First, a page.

Updated: 1 day ago
Those who don't routinely go to the dentist know that they're at risk of getting gingivitis but what is it and how bad could it be? If you haven't been to the dentist in a few years, should you be concerned about bleeding gums because there are far more pressing matters in your life such as paying off student loans and your mortgage. Is gum disease really that serious?
This guide will explain everything there is to know about this dental disease that affects your oral health called gingivitis.
Table of Contents:
The literal definition of gingivitis means gum inflammation, which stems from the combination of the two words, "gingiva" (gums) and "-itis" (inflammation). It is often associated with bleeding gums due to infrequent visits to the dentist and negligence of one's oral health.
What is gingivitis?
This dental condition is the beginning stage of gum disease and it only affects the gums around the teeth. It typically causes mild symptoms but if left untreated, it may progress to a more severe form of gum disease called periodontitis, which can result in bone loss or even tooth loss.
Fortunately since gingivitis is only the early stages of gum disease, its effects are reversible and none of the damage is permanent. The more advanced stages however do cause irreversible permanent damage.
How common is it?
Studies have shown that plaque induced gingivitis is the second most common oral disease affecting more than 75% of the population worldwide. It is sometimes referred to as a "silent epidemic" due to the prevalence and how widespread it is.
According to the CDC (Centers for Disease Control and Prevention):
Affects more men than women (56.4% vs 38.4%).
47.2% of adults that are 30 or older have some form of the disease.
Incidence increases with age, 70.1% of 65 and older have it.
65.4% of those living below the poverty line.
66.9% of those with less than a high school education.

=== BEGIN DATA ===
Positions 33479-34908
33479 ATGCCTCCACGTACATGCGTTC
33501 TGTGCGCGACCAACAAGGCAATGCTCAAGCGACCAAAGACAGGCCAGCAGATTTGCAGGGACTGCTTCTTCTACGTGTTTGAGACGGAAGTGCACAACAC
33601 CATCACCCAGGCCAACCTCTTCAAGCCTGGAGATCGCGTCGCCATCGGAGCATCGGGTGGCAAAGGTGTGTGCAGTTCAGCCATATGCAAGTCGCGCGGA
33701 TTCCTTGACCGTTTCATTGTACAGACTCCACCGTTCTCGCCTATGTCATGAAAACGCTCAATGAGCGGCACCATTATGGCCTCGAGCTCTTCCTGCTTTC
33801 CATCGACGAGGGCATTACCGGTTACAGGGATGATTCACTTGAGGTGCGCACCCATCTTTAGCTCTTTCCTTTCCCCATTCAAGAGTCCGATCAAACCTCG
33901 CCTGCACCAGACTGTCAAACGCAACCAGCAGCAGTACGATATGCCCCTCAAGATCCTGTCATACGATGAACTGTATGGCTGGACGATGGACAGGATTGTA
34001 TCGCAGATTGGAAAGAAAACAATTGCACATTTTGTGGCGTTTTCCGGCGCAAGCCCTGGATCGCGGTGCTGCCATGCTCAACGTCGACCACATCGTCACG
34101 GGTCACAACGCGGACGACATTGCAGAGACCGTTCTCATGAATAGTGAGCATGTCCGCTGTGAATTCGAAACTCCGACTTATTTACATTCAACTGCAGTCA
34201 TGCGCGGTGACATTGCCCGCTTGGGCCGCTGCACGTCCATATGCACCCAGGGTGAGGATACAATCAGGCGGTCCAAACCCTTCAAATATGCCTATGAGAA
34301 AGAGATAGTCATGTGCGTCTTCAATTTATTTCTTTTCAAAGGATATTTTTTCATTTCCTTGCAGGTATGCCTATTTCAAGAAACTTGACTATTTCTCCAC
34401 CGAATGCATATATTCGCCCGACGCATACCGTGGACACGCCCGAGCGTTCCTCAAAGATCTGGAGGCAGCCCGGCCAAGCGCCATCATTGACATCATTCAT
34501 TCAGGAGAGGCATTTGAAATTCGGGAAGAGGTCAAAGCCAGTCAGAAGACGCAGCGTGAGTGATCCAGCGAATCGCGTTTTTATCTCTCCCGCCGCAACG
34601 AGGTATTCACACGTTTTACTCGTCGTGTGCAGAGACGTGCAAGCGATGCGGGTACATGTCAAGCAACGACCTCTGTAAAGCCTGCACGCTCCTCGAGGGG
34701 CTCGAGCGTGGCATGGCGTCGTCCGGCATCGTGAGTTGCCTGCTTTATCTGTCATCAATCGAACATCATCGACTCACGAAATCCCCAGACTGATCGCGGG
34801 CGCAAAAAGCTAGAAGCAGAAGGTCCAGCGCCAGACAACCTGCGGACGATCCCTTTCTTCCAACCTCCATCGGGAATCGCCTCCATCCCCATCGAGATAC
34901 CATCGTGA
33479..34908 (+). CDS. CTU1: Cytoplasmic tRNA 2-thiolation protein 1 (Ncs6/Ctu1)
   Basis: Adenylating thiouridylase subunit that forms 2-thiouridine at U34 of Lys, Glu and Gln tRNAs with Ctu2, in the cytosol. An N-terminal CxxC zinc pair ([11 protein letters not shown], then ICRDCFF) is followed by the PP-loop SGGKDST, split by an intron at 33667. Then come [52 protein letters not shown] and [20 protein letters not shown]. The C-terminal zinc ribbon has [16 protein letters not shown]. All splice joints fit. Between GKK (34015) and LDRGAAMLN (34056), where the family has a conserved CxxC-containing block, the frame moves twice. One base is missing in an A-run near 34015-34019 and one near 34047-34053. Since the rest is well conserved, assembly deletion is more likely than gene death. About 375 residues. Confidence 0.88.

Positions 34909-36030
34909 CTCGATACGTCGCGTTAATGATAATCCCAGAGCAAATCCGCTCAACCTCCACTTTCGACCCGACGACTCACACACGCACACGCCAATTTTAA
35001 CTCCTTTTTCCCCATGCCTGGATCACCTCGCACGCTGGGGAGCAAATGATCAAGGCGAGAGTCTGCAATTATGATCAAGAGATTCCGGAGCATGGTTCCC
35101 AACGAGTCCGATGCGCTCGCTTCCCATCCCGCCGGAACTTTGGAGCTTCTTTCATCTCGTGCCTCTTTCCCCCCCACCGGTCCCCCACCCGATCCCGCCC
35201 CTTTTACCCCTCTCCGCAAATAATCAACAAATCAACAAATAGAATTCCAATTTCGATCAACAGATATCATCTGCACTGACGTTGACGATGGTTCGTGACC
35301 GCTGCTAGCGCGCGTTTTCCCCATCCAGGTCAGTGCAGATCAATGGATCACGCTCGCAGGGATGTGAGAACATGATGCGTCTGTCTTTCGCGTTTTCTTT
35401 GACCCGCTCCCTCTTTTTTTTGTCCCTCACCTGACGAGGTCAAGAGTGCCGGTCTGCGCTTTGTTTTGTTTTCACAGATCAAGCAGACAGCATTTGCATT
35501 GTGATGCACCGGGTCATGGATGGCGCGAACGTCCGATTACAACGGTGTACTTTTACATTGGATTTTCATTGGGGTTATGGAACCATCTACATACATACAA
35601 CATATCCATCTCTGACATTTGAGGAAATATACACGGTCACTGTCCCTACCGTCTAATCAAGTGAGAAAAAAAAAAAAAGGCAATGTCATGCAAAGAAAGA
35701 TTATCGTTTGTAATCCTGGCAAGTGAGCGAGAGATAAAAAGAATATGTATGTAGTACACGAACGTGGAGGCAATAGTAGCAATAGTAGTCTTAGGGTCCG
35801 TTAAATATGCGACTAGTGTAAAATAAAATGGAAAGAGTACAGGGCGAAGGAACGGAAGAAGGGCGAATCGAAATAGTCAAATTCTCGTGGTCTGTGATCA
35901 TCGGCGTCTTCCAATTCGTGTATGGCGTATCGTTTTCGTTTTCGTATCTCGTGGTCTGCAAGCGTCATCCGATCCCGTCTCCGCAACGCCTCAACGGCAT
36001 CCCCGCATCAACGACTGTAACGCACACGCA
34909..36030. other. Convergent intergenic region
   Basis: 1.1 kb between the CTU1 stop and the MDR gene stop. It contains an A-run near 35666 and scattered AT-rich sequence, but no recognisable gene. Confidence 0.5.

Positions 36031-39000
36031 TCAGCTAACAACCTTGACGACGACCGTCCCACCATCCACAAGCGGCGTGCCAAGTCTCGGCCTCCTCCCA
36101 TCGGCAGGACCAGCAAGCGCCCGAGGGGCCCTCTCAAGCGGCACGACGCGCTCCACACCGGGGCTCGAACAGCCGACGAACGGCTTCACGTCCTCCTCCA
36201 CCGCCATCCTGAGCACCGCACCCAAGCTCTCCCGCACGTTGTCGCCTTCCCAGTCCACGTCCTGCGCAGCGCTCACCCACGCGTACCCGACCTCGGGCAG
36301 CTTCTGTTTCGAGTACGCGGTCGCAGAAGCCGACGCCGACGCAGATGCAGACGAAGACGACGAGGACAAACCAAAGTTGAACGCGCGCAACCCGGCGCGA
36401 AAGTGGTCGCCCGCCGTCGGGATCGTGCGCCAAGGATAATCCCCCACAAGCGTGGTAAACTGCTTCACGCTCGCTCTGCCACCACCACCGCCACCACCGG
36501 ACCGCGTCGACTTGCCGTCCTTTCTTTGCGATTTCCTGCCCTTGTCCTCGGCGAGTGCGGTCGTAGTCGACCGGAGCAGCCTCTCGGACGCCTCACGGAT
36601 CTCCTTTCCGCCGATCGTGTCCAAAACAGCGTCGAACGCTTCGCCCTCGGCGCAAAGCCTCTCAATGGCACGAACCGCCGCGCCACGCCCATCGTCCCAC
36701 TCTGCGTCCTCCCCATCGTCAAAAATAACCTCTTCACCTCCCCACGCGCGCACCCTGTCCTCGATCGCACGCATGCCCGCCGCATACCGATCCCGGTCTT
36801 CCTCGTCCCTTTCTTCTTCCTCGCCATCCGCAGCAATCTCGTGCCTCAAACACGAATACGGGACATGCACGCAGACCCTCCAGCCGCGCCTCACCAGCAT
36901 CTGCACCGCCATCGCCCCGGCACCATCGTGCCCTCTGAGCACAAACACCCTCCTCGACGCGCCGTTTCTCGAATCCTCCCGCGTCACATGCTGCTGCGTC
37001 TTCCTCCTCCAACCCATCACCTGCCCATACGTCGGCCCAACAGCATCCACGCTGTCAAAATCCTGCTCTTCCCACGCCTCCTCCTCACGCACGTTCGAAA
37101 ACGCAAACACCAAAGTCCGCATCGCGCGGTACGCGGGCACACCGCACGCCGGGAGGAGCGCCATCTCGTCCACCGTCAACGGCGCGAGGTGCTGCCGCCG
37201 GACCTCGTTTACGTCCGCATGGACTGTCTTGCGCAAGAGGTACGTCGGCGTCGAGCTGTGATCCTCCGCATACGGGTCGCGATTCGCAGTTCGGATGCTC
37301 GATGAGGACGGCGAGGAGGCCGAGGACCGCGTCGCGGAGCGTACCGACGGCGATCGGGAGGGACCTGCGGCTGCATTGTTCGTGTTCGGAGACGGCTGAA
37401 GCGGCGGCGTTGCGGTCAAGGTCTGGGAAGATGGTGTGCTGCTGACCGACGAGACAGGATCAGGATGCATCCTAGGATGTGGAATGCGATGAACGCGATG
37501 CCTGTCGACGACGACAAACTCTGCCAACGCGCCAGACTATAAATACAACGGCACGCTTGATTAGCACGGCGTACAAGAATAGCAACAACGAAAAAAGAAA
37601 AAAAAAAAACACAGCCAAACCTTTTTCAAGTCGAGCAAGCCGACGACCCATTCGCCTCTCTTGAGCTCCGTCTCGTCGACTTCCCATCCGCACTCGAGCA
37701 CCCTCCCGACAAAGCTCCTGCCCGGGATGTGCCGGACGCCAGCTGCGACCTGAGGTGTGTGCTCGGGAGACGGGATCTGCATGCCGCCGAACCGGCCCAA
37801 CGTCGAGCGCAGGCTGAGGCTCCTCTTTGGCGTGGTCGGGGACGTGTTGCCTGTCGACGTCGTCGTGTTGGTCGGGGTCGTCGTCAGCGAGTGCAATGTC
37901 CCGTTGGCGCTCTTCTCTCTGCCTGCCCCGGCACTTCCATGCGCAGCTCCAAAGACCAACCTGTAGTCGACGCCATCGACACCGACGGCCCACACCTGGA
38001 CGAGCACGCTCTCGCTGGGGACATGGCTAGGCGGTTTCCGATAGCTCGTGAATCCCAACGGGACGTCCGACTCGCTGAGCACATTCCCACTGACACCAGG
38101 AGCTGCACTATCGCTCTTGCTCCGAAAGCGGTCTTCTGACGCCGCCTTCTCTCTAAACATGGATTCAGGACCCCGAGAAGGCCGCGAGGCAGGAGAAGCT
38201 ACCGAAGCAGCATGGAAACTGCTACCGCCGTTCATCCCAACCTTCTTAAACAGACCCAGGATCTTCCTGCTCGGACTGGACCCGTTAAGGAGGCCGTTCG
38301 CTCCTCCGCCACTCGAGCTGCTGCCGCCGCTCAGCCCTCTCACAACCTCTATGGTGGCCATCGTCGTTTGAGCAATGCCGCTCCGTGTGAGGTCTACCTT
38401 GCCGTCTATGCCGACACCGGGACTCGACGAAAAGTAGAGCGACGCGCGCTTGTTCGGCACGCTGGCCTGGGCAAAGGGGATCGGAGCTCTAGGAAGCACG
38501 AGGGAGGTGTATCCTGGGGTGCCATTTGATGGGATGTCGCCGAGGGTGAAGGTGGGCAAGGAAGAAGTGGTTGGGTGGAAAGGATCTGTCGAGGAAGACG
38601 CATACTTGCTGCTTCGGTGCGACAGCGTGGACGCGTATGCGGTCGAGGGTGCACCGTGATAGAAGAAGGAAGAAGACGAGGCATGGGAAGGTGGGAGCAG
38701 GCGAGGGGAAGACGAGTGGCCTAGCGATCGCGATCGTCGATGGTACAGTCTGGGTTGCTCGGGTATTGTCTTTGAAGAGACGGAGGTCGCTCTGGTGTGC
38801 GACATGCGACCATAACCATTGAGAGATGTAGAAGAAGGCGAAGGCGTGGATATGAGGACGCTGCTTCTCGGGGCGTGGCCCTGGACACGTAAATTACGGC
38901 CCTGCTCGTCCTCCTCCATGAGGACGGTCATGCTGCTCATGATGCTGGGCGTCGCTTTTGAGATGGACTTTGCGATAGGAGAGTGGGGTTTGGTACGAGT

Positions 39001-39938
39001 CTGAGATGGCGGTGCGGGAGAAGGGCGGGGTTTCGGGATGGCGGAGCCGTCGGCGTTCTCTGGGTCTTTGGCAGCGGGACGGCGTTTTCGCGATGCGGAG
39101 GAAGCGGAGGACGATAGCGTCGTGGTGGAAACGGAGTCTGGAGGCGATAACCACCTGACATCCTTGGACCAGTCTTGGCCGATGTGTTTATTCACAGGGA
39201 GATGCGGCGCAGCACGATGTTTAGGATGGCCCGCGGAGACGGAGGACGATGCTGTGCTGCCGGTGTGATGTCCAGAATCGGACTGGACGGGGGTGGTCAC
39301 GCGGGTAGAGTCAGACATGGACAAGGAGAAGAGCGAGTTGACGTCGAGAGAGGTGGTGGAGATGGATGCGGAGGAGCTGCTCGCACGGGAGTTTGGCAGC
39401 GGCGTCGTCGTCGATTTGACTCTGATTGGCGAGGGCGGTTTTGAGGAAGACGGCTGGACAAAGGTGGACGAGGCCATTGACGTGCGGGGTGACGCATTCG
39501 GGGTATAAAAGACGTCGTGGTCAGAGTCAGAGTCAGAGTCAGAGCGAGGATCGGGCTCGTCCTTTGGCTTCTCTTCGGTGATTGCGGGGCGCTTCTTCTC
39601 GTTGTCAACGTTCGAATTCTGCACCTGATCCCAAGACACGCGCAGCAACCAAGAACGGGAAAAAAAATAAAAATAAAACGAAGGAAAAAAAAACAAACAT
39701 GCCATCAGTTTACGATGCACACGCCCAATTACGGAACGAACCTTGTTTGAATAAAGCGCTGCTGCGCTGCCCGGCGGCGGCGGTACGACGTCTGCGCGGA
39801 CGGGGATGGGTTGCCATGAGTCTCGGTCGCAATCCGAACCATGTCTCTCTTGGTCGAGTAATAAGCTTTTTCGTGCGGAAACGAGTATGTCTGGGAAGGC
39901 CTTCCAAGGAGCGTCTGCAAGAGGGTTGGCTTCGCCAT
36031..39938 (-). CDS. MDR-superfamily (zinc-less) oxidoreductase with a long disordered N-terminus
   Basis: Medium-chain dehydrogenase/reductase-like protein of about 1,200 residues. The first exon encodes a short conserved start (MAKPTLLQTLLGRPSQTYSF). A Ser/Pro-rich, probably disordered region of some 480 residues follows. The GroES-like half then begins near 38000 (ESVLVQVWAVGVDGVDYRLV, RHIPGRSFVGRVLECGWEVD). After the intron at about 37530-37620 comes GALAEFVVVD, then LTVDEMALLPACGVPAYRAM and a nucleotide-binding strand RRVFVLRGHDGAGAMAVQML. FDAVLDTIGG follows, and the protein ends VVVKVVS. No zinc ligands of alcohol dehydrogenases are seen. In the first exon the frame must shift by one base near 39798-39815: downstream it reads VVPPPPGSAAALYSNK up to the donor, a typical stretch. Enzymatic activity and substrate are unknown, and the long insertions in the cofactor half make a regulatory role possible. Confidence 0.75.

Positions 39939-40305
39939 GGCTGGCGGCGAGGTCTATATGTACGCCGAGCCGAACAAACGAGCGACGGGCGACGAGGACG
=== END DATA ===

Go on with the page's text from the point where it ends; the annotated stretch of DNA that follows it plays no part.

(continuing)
64.2% of current smokers.
In addition to adults, it also affects children from as early as 6 years of age. According to this study, the prevalence of gingivitis in developed countries was 73% for those between 6-11 years old.
The rates also increase during puberty.
During adolescence it can increase to 50-99%
Seems to affect more boys than girls.
Here are some of the signs and symptoms of gingivitis:
Swollen gums that look poofy
Dark red gums or discolored
Gums that bleed easily when you brush or floss
Bad breath that doesn't go away
Sensitivity teeth to hot or cold foods.
Sensitivity when chewing
Partial dentures that no longer fit
This is in contrast to healthy gums, which are light pink in color and also wrap tightly around the tooth. They also don't bleed easily when you brush or floss because healthy gums are very resilient to all forms of manipulation and stimulation.
Signs and symptoms described in other sensory forms
Smell. A foul odor in your mouth is associated with periodontal disease and individuals with this malodor are sometimes referred to as having perio breath. Gingivitis causes bad breath because the bacteria release a lot of volatile sulfur compounds. A study has shown that tongue scraping, oral hygiene instructions, and gargling with a mouthwash will all reduce the levels of volatile surfur compounds and consequently bad breath.
Taste. Moderate to severe forms of the disease will cause the gums to bleed easily so you may experience a metallic taste. This taste stems from the iron in the blood that comes from your bleeding gums. Consequently it may not be so pleasant to kiss someone with bleeding gums but fortunately, it is not contagious.
Feel. Not just your gums but your mouth overall may feel tender and sore due to active inflammation.
Signs that are NOT indicative of gingivitis
Receded gums. After treatment of gingivitis you may have receded gums but while the disease is active, the gums are so swollen that you can't see any receding gums. It is only after it is treated that you can visualize the recession. Therefore, receded gums are usually a result of completing treatment for gingivitis.
Loose teeth. If your teeth are loose, you are beyond the early stage of gum disease because you've arrived at the advanced stage. It would be an understatement if you had loose teeth and called it gingivitis.
Bone loss. If you're noticing a lot of bone loss and seeing black triangles between your gums, you're beyond gingivitis because you're at periodontitis.